Indonesia's visa challenge: a reality check for some 10,000 Australians living in Bali

By Amanda Davies

MORE THAN 10,000 Australians are estimated to live in Bali all year, or for a substantial part of it. While many consider themselves to be permanent residents, they in fact have very little legal basis for this claim.

The Indonesian government provides Australian nationals with a number of visa options to support their “visit” to Bali. These include:

  • Tourist visa – valid for 30 days (or 60 days if arranged in selected countries within Asia);
  • Business visa – valid for 60 days (or 12 months for a multiple-entry business visa);
  • Employment visa – valid for one year and must be sponsored by an Indonesian-based company;
  • Social-cultural visa – valid for 60 days and can be extended monthly to a maximum of six months. Visas must be sponsored by an Indonesian citizen;
  • Family/dependent visa; and
  • Retirement visa – valid for one year and can be extended each year for up to five years.

Beyond these visa options, there is little scope for Australian nationals to achieve permanent resident status. While there is a permanent residence permit, it is available only for a five-year period.

Australian expats have adopted a range of strategies for securing and renewing their short-term visas in order to live year-round in Bali. One significantly popular approach sees expats leave Bali for a short period – often a few days – before applying for a new visa upon re-entry. Longer-term members of the expat community have reportedly used this strategy for many years.

However, a recent decision by the Indonesian Immigration Office looked set to present challenges to the widely practised visa renewal method. Initially, it looked like it may prevent many Australians from living “permanently” in Bali. It is unclear if the directive has been enforced, or whether it may have been revoked.

Under the initial directive, from October 20 until December 30, 2015, visitors to Indonesia – entering through Denpasar International Airport – will be denied entry if they had previously entered the country twice in less than one year and been issued a visa on arrival.

The directive indicates that the action is in response to complaints from tourism organisations. The complaints primarily focus on the increasing number of expats working illegally in tourism businesses in Bali.

A translation of the directive specifically identifies that tourism organisations are concerned that expats have been working illegally as waiters, tour guides and scuba instructors, and also providing concierge services for tours and businesses.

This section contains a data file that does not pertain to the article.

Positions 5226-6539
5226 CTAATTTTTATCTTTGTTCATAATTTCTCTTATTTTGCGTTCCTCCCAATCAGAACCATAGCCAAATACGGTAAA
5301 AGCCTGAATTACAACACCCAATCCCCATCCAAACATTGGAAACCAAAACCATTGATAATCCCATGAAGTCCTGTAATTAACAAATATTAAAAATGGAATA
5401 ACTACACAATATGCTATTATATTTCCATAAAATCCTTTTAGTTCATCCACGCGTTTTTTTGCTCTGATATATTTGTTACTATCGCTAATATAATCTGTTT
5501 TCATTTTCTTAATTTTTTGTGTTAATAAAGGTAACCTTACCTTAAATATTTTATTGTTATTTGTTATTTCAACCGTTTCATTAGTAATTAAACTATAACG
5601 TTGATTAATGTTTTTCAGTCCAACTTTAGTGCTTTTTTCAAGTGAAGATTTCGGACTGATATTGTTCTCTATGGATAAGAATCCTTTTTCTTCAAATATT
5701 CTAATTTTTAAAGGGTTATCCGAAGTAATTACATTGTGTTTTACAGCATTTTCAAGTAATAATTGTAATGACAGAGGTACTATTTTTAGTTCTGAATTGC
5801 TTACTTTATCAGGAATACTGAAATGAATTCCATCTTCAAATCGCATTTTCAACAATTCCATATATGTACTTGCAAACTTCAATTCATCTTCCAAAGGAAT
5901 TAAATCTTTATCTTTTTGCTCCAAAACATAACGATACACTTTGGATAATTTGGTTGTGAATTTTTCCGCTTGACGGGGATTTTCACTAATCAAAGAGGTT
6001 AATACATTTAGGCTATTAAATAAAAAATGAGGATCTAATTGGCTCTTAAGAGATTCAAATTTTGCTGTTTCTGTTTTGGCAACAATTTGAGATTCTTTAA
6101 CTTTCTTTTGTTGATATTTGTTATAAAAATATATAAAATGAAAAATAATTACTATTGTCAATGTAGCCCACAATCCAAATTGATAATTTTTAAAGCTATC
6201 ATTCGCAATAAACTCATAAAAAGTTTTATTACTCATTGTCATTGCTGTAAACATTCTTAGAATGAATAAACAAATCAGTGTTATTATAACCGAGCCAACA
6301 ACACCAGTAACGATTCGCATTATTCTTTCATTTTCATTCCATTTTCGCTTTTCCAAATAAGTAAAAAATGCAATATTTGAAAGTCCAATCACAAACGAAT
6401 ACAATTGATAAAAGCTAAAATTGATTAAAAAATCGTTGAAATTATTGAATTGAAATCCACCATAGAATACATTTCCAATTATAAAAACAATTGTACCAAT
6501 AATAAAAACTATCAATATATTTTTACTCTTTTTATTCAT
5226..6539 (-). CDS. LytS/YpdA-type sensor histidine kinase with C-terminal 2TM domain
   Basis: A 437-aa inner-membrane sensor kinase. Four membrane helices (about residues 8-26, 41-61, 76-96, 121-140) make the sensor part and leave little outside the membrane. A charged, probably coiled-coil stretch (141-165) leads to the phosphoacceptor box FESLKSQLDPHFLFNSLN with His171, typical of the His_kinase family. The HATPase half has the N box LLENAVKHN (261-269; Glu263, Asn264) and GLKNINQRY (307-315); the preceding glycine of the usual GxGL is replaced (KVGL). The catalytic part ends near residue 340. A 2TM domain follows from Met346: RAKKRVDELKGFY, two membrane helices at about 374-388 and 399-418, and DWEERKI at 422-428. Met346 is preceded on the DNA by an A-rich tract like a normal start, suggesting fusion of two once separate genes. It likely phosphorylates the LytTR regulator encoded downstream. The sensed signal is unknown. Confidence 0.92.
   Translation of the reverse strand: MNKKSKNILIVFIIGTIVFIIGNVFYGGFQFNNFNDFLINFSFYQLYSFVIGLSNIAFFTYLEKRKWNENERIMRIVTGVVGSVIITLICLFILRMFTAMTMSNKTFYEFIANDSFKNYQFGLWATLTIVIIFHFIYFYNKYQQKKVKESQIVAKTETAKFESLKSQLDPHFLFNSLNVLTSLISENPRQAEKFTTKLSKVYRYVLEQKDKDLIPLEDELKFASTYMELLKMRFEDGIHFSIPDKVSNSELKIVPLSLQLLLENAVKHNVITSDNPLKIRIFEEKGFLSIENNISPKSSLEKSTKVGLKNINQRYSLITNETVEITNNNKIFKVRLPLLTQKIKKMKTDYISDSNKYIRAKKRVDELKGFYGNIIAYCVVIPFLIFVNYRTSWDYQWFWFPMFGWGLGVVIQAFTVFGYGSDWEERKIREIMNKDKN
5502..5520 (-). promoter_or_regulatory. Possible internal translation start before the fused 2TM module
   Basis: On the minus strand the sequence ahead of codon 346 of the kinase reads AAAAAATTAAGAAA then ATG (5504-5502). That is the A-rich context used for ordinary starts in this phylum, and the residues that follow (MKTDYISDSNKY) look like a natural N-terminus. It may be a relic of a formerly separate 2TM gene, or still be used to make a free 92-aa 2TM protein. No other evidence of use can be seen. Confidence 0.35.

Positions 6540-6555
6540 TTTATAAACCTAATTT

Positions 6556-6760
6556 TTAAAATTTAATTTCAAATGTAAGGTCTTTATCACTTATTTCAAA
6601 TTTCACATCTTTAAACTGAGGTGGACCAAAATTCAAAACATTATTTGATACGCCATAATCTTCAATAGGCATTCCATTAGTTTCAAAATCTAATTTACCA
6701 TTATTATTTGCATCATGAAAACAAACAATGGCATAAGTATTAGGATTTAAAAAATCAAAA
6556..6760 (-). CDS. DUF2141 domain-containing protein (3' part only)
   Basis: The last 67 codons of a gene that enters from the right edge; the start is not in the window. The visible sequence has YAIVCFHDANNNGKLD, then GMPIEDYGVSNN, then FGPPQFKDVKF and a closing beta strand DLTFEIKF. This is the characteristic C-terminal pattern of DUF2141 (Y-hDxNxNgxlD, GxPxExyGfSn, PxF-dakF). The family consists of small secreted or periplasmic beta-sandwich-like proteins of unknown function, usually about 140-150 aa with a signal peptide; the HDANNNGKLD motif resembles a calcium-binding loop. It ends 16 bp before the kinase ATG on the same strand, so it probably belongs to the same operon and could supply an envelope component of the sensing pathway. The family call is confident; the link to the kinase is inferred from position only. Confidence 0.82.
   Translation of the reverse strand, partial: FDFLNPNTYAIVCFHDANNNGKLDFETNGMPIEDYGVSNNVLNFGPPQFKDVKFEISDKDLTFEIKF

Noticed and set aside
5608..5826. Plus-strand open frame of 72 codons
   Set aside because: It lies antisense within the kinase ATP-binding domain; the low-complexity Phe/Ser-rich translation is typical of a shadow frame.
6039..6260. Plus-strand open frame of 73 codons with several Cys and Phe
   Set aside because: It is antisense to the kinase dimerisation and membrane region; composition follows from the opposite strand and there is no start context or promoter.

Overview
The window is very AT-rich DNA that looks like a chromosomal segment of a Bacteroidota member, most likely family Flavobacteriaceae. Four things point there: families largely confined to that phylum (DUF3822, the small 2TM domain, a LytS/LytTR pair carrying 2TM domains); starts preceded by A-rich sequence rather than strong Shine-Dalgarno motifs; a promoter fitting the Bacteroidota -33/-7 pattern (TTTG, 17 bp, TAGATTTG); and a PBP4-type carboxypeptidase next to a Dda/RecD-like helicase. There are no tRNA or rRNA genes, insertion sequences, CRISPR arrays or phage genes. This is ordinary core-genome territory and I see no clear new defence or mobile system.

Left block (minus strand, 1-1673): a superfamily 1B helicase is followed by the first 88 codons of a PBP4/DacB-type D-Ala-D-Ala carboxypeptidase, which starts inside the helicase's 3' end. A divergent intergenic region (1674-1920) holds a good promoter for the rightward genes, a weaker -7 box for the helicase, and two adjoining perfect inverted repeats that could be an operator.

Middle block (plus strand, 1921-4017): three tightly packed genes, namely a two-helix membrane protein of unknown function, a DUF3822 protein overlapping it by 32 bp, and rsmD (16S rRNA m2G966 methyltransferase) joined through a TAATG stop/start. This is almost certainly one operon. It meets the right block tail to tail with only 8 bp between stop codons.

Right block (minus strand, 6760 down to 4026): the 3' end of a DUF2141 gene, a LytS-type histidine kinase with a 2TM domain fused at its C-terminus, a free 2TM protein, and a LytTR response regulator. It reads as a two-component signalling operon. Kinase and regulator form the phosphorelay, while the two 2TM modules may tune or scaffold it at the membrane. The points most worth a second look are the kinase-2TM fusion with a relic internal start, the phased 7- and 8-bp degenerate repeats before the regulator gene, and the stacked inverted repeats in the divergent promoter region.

This measure is targeted at curbing the number of foreigners working illegally in Bali. But Australians who “permanently” live in Bali could also be facing an unwanted reality check regarding their rights to enter – and even remain in – Bali.

Permanent residents or temporary visitors?

Indonesia’s shifting approach on immigration will force Australian expats who renew their visas through frequent travel to revisit their plans.

A recent survey of Australians living in Bali revealed that, from a sample of 185 people, 68% renewed their visas by regularly travelling out of Bali. Those who did not travel out of Bali typically held retirement or business visas, renewing them through a local agent.

The survey asked Australian expatriates why they had moved to, and how they felt about living in, Bali. People fundamentally made a conscious decision to move to Bali to achieve a lifestyle they felt would not be available to them in Australia.

The distinct characteristics of Bali’s natural and cultural environment were the major factors drawing people to it. The lower living and housing costs were also important in influencing decisions to move.
Importantly, participants in the study identified Bali as their primary home, where their social networks and activities were based and, in some cases, where they achieved their main income. Irrespective of the type of visa they held, many had invested in property and become engaged in community activities.

The population of Australians living in Bali continues to grow. However, the directive from the Indonesian Immigration Office serves as a reminder of the reality of their situation. Australian expats are not “permanent” residents of Indonesia.

While they might consider Bali to be their home, they are only temporary visitors.

The Conversation
Amanda Davies is Senior Lecturer in Geography and Social Demography at Curtin UniversityThis article was originally published on The Conversation. Read the original article.